Transport of cations and anions across forestomach epithelia: conclusions from in vitro studies.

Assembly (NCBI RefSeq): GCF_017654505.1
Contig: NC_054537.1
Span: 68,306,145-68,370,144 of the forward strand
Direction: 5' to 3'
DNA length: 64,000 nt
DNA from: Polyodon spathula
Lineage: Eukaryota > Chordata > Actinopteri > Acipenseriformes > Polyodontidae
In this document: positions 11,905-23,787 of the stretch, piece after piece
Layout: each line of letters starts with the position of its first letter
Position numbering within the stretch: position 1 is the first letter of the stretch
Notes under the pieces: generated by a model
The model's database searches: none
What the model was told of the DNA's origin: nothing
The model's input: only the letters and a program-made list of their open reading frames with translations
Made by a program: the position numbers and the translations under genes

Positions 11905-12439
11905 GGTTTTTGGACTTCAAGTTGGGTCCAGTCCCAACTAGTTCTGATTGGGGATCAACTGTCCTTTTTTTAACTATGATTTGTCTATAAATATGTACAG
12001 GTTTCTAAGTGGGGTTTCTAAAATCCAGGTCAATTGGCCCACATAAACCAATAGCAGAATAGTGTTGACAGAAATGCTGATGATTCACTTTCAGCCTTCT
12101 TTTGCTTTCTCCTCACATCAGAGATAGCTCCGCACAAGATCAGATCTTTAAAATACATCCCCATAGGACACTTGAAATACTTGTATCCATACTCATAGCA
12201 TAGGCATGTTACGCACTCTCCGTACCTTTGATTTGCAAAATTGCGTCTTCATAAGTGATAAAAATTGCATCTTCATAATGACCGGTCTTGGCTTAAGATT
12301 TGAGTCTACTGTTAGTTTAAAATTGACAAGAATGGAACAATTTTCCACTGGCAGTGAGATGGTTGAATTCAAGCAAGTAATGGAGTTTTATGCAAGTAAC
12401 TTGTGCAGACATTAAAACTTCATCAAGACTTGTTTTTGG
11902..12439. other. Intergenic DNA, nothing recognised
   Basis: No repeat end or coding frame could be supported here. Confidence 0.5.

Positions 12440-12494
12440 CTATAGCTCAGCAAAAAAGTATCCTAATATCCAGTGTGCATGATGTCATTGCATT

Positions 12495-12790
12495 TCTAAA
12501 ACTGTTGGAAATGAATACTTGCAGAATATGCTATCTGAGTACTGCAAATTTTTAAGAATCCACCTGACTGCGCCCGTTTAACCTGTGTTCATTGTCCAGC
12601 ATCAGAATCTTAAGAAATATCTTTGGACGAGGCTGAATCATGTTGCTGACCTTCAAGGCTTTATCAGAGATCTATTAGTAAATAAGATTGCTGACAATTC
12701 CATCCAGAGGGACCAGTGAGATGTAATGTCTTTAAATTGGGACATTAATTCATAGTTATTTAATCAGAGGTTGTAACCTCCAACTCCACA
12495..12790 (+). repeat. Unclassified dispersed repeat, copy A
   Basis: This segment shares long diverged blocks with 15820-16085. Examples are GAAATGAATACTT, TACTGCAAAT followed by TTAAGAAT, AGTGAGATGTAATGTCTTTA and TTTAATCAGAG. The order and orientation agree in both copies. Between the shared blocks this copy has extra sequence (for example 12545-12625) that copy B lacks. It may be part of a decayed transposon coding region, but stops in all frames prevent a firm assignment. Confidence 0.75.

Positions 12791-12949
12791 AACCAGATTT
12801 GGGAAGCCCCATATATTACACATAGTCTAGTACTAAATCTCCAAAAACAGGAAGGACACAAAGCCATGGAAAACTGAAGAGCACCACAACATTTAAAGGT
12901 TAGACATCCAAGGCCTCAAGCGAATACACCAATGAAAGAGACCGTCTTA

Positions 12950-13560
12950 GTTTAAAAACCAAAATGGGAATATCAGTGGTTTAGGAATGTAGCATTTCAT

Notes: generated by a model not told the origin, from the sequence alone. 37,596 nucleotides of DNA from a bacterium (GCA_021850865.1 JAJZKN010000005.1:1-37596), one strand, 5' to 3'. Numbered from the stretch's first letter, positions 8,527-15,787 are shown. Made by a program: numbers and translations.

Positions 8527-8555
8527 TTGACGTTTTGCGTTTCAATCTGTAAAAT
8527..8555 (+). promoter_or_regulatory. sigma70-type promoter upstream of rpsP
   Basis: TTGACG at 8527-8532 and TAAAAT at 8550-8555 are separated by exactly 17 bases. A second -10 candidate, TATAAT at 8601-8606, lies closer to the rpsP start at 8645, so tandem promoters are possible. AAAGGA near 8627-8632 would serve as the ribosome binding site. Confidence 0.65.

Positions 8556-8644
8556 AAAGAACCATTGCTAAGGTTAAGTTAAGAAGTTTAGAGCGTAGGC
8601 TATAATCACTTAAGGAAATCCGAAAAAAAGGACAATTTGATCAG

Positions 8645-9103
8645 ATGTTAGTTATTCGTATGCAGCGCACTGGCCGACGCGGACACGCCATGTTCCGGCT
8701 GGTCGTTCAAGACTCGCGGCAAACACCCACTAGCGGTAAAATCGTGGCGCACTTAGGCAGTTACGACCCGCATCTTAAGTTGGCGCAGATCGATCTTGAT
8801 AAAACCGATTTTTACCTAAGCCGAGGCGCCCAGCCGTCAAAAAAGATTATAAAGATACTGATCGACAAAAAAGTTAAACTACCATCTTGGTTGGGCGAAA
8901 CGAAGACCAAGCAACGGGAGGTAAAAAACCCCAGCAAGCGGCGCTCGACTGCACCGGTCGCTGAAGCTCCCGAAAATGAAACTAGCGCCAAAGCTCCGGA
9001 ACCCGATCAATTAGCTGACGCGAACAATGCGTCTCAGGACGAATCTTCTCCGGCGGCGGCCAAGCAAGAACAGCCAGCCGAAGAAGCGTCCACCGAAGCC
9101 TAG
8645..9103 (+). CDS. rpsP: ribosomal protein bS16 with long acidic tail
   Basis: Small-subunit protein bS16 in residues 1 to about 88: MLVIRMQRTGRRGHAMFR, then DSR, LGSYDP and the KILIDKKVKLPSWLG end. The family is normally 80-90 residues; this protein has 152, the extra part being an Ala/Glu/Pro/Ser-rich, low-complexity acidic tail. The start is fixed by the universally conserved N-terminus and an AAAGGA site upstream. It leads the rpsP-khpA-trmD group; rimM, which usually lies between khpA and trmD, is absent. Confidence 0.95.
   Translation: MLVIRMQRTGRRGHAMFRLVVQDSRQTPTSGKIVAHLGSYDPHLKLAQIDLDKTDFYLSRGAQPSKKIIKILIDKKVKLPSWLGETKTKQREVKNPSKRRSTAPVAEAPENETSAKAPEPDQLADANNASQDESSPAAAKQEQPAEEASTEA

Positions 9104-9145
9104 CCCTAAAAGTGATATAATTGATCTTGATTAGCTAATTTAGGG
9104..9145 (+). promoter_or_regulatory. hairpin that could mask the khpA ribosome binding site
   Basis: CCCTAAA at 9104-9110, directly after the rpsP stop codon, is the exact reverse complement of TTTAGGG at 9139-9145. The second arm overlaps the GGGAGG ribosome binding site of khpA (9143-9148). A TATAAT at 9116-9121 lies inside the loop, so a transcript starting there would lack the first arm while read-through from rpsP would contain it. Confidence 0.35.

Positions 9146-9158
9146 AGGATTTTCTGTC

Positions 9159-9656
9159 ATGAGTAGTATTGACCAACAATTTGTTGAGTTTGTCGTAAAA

Six Angus x Simmental steers, surgically equipped with abomasal and ileal cannulae, were used during three metabolism trials. Steers were blocked according to weight ad were allotted to three dietary K levels (.6, 2.4 and 4.8% dry basis) for each trial with the restriction that no animal would receive the same level during two successive trials. Each trial consisted of a 5-d transition, a 10-d preliminary period, a 7-d collection of feed, feces and urine and a 6-d sampling of feed, feces and abomasal and ileal fluid. Chromic oxide (.5%) was used as an indicator to measure flow through the digestive tract. Magnesium absorption decreased linearly (P less than .05) with increasing level of dietary K. The primary site of Mg absorption was the preintestinal region followed by a net secretion into the small intestine. Preintestinal Mg absorption was decreased 39% when 4.8% K was fed. Serum Mg was lower at high levels of dietary K. Potassium absorption increased linearly when expressed as g/d and curvilinearly when expressed as percentage of intake, with increasing levels of dietary K. When .6% K was fed, the primary site of K absorption was the small intestine, but with the high levels of K, the preintestinal region was also an important site of absorption. The effect of high K level on Mg absorption in steers was similar to that observed previously in sheep.